Protect Your Trust with Good Estate Planning
By planning one’s estate carefully, it is possible to provide for descendants and also for charities to benefit fully from assets without a legal battle. Petrov Law Firm specializes in estate planning, and our attorneys can help you to plan effectively for various situations that may arise in the future. Call 619-344-0360 to get started.Read More
If you are putting off a conversation with your family about estate planning because the topic is tough to deal with, now is the time to get everyone together. The fact is that as difficult as the conversation may be to have, you need to have it while everyone is calm and has their wits about them. During an emergency medical situation or when cognitive problems start to set in are not the right times for serious talk about the future. Here are a few things you should know.
Why You Need to Have an Estate Planning Discussion
Discussing things as a family does not take away your right to determine what will happen to you or your estate. It simply helps you to convey to your family why your estate plan is being set up as it is, and it allows your family members to voice opinions or ideas you may not have thought of. What should the discussion include?
- Distribution of Assets – Discussing who will get what can curb hurt feelings over what your will or trust will later
- End of Life Decisions – If you don’t want your life prolonged on machines, now is the time to break the news to your family and to discuss who can handle the emotional responsibility of making the call if it comes to that.
- Funeral Arrangements – Now is the time to let your family know how you want your remains to be handled.
- Medical Wishes – If you become incapacitated either physically or mentally, now is the time to establish who will be in charge of making decisions for you and what you expect those decisions to be.
Meeting Your Estate Planning Needs in San Diego, California
By having this discussion, you can help absolve your family of any feelings of guilt when having to make tough calls and limit any hurt feelings that may be piled on top of grief at a later time. Petrov Law Firm can then help you to carry out the decisions you have made by sharing our valuable estate planning experience with you. To begin enacting your plans for the future, call 619-344-0360 today.Read More
One estate planning method that many couples use to avoid probate is called joint tenancy. This means that the two of you own the property together. As a result, if one spouse dies, the other will automatically own the property outright and thereby avoid having to through the mate’s estate to get ownership. Does the same concept apply to cars?
Joint Tenancy of Cars in California
Joint tenancy should help a car pass to the right person automatically. However, it is vital to register the car properly in both names. This is highlighted by a case involving two friends who co-owned a vehicle. When one of the friends passed away, the other expected to get full ownership of the vehicle since both names were on the title. But the court ruled that the title did not create joint tenancy but merely tenancy in common. As a result, the surviving friend received 50% ownership only, and the other half went to the deceased’s trust.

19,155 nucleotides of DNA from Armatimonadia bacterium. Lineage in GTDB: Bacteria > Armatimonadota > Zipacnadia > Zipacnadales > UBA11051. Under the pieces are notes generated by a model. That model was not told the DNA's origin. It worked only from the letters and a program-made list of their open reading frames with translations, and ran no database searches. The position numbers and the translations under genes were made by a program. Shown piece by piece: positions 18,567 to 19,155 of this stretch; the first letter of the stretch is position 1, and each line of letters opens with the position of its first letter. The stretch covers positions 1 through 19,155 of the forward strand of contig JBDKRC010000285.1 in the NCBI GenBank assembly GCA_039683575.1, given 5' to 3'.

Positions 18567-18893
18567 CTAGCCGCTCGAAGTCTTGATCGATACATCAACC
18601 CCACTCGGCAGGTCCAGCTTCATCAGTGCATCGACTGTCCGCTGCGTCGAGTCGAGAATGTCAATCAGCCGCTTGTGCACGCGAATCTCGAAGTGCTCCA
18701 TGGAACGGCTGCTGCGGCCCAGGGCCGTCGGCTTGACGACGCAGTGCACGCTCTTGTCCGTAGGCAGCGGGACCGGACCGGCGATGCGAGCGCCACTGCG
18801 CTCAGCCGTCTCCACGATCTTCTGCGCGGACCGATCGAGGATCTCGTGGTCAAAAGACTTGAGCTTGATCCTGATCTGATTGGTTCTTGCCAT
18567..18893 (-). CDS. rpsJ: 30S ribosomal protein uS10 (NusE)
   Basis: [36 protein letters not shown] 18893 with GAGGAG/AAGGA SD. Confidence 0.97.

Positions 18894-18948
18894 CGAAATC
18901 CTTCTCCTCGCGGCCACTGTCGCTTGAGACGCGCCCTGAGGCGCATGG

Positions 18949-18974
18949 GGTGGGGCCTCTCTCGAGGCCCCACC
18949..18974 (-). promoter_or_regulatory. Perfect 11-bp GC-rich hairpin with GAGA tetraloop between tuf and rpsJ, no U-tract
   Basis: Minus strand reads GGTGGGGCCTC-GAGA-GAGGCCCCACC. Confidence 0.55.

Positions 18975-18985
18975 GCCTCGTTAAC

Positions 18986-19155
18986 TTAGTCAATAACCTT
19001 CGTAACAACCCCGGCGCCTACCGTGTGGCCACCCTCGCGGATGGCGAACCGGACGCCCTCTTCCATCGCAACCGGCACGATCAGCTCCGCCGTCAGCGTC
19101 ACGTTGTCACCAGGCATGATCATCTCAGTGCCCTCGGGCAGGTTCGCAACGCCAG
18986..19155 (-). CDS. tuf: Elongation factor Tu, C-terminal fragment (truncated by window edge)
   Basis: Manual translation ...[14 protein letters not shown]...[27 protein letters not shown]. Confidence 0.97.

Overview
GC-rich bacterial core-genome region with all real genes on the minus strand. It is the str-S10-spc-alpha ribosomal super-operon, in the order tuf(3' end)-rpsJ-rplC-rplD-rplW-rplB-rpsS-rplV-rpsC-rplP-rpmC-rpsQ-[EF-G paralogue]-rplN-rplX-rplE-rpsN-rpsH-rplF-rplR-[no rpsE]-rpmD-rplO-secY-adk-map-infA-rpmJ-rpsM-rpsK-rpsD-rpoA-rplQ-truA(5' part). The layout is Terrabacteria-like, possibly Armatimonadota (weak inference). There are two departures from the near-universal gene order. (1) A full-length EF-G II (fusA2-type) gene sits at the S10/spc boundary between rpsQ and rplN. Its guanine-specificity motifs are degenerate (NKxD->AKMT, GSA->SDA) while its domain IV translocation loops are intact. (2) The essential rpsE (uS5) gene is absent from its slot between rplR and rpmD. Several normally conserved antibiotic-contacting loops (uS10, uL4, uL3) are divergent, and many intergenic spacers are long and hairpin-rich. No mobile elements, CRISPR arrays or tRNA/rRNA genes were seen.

Knowledgeable Estate Planning Advice in San Diego
Knowing how to properly register your vehicle as joint tenancy is important if you want the car to avoid probate and pass immediately to the co-owner, whether that be your mate, another family member, or a close friend. The estate planning lawyers at Petrov Law Firm can help you to make sure you have taken care of all the details that will ensure a smooth transition. To get started on your estate plan and get the accompanying advice that you need, just call 619-344-0360.Read More
A living trust is a great way to simplify matters for your heirs and avoid probate. Since assets that are a part of a trust are passed on differently than those in a will, your heirs may receive their inheritance faster and with fewer legal fees. The difference is in the way the trust is funded. Only a correctly implemented trust will save time and money and avoid lengthy court proceedings.
Why Executing the Trust Properly Is Vital
A 2012 case in El Dorado, California brought this topic to the fore. In the case, an older woman had executed a trust leaving her home to her daughter. Three years later, she changed her trust to make her son the heir but failed to change the deed on the house. Thus, the conflict was whether or not the house should be left to the son or daughter.
In the end, the son received the house due to California law allowing for the transfer of the property to the new trust. However, it took 5 years longer than it should have for the son to get the home. So it still drives home the point of properly executing a trust in order to avoid long legal battles.
Help in Executing Your Living Trust in Sand Diego, California
San Diego, California residents can trust the experienced attorneys at Petrov Law Firm to help execute your living trust properly. This will make for a smooth transition in the future when your heirs receive their inheritance. To learn more and to start planning for the future today, call 619-344-0360.Read More